Friday, January 28, 2011

So far

So far, though it took a little while to build up steam, this semester's been great.

After three straight days of canceled classes and (and a couple more late starts thrown in the next couple of weeks), we got enough ground to get some traction, and I'm starting to feel like I'm in the groove.

Both my Calc II and 280 classes are large...I'd even call the 280 class huge: 33 in Calc II and 36 in 280. Yes: three, six. I'm always anxious about classes this large (I seem to attract them), but the students in both have set my mind at ease: they're all very engaged, outgoing, and willing to both ask and answer questions, in both classes. I've got fantastic students in both, and they're making the classrooms' atmosphere lively, spirited, safe, and fun.

I think I've done a good job in encouraging a healthy learning environment so far this term, downplaying grades, up-playing collaboration, throwing in a good number of writing-to-learn opportunities...the students are receiving this well. I sense a greater-than average willingness to learn on these students' parts. It's going to work out well.

I was particularly excited about today's 280 class. This morning we had our "LaTeX seminar," in preparation for which I asked everyone to install a compiler and a text editor on their computers and bring them, if possible, to class. Roughly three quarters of the students had laptops with them, and most of these (after a few fits and starts and glitches involving flavors of Texmaker and odd configuration settings) were able to get LaTeX up and running within five or six minutes. And they liked it. Comments like "This is so cool!" were fairly frequent. It's the best reception LaTeX has ever gotten in a 280 course.

Meanwhile Ethnomathematics is steaming along, picking out a course through the Marshall Islands. Literally, actually. We've spend the last week talking about the mathematical aspects of the mattang, the stick charts used by traditional Marshall Islander navigators in order to plot their path from one atoll to another in the sprawling and sparse archipelago. The students have even been working on building their own mattang out of various materials, including everything from pipe cleaners to pretzel sticks.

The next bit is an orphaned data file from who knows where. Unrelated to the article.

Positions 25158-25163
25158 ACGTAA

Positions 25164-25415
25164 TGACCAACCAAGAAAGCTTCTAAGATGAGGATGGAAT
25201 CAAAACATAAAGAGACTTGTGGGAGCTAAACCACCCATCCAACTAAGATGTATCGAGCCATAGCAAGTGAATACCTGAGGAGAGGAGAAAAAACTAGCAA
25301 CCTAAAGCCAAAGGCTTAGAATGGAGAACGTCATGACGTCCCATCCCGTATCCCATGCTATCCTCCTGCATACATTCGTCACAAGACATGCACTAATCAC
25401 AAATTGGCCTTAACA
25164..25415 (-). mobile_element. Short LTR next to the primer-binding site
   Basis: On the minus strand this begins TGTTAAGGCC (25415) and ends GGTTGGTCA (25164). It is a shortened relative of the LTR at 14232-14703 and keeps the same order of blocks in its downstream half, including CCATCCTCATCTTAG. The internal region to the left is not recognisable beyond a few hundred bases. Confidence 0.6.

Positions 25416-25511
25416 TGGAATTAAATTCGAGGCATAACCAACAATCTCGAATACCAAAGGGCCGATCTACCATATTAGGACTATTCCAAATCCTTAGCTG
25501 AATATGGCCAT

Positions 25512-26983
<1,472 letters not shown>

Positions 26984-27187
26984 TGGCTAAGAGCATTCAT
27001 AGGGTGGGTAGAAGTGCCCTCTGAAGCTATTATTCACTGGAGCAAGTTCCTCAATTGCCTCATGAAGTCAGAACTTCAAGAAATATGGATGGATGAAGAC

Late last week I tried to get the students to cast aside their "Western" assumptions about the make-up of maps by asking them to create maps from our classroom to various important offices and organizations on campus, maps which could not make reference to human-made objects, could not use any sort of reference to fixed units of distance (feet, miles, paces, etc.), and would be followable by someone who had not had a hand in creating the map in the first place. I realized after the fact that I should have included additional stipulations: no text, and mandatory use of "nontraditional" materials: the vast majority of the texts included copious textual commentary and were drawn on paper. (I admit that I'd hoped to see more "tactile" map-like objects like the mattang.)

Nevertheless, the students are doing well in what I think is a highly nontraditional course. I'm eager to see what they come up with for the brochures I'm asking them to make, one for each of several important campus services (like the Math Lab and the Student Health Center).

That's all I'll say for now. I'm sorry this is a bit of a banal post, but I've had nothing heinous happen so far this term. I could say something about the book (coming along, in bits and pieces) or the state's budget situation (in a word, bleak...think "how in the hell can we keep providing the quality of education we pretend to provide?"), or even about my upcoming visits to various writing programs around the state, but I'll leave those for other posts to come soon.

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